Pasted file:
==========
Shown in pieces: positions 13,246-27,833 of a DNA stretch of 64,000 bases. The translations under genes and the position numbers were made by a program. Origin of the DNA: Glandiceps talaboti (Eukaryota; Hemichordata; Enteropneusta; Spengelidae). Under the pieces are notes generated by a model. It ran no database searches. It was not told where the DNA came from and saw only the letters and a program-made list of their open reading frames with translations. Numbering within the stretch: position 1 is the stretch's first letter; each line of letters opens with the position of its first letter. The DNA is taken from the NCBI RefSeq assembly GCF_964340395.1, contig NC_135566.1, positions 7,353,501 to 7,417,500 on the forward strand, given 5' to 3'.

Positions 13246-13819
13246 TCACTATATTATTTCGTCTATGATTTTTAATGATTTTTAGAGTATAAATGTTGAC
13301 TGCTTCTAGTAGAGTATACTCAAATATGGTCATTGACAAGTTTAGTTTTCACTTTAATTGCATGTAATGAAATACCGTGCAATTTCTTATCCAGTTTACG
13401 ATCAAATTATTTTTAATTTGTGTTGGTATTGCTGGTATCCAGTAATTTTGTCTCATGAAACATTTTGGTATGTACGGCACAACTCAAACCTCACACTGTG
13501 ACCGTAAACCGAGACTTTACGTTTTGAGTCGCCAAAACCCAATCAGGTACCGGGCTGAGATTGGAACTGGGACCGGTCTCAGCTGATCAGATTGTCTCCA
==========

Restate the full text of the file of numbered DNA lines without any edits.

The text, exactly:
Shown in pieces: positions 13,246-27,833 of a DNA stretch of 64,000 bases. The translations under genes and the position numbers were made by a program. Origin of the DNA: Glandiceps talaboti (Eukaryota; Hemichordata; Enteropneusta; Spengelidae). Under the pieces are notes generated by a model. It ran no database searches. It was not told where the DNA came from and saw only the letters and a program-made list of their open reading frames with translations. Numbering within the stretch: position 1 is the stretch's first letter; each line of letters opens with the position of its first letter. The DNA is taken from the NCBI RefSeq assembly GCF_964340395.1, contig NC_135566.1, positions 7,353,501 to 7,417,500 on the forward strand, given 5' to 3'.

Positions 13246-13819
13246 TCACTATATTATTTCGTCTATGATTTTTAATGATTTTTAGAGTATAAATGTTGAC
13301 TGCTTCTAGTAGAGTATACTCAAATATGGTCATTGACAAGTTTAGTTTTCACTTTAATTGCATGTAATGAAATACCGTGCAATTTCTTATCCAGTTTACG
13401 ATCAAATTATTTTTAATTTGTGTTGGTATTGCTGGTATCCAGTAATTTTGTCTCATGAAACATTTTGGTATGTACGGCACAACTCAAACCTCACACTGTG
13501 ACCGTAAACCGAGACTTTACGTTTTGAGTCGCCAAAACCCAATCAGGTACCGGGCTGAGATTGGAACTGGGACCGGTCTCAGCTGATCAGATTGTCTCCA